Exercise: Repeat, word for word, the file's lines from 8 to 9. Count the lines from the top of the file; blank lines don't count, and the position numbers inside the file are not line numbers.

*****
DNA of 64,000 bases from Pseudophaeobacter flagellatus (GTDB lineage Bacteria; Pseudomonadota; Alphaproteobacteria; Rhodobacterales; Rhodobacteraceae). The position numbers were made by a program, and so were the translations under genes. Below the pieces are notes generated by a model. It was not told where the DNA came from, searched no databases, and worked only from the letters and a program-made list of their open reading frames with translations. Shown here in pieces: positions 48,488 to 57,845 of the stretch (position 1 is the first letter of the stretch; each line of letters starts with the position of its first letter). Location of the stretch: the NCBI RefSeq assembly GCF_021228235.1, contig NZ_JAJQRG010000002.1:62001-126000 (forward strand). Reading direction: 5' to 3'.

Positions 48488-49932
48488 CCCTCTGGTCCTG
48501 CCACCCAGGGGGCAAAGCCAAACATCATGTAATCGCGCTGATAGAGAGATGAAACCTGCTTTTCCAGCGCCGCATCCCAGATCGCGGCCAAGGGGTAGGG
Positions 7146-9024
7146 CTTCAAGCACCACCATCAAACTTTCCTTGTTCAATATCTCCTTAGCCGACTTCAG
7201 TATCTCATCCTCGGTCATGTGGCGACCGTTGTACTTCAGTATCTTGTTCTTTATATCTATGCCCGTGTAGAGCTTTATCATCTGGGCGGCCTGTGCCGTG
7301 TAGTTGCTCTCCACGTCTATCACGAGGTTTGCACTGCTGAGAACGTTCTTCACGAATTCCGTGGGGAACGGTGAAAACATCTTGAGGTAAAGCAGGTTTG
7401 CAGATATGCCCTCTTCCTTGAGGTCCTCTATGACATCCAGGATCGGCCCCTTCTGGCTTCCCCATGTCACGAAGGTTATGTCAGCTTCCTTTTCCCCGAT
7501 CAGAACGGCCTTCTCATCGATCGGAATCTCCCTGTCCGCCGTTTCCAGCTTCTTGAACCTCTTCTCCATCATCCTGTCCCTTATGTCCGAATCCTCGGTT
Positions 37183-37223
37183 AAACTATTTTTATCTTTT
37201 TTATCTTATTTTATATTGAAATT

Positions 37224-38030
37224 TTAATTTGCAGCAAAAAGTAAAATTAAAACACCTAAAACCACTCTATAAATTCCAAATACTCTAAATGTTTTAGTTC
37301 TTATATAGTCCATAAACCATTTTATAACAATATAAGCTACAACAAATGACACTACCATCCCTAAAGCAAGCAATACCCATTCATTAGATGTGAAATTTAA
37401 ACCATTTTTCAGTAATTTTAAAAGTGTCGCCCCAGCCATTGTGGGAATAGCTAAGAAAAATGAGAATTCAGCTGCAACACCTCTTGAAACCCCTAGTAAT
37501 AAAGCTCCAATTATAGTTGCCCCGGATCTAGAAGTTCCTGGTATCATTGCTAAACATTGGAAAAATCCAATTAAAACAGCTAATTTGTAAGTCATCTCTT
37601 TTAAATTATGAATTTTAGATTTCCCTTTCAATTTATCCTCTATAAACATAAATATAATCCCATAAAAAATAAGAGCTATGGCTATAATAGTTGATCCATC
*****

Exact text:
7301 TAGTTGCTCTCCACGTCTATCACGAGGTTTGCACTGCTGAGAACGTTCTTCACGAATTCCGTGGGGAACGGTGAAAACATCTTGAGGTAAAGCAGGTTTG
7401 CAGATATGCCCTCTTCCTTGAGGTCCTCTATGACATCCAGGATCGGCCCCTTCTGGCTTCCCCATGTCACGAAGGTTATGTCAGCTTCCTTTTCCCCGAT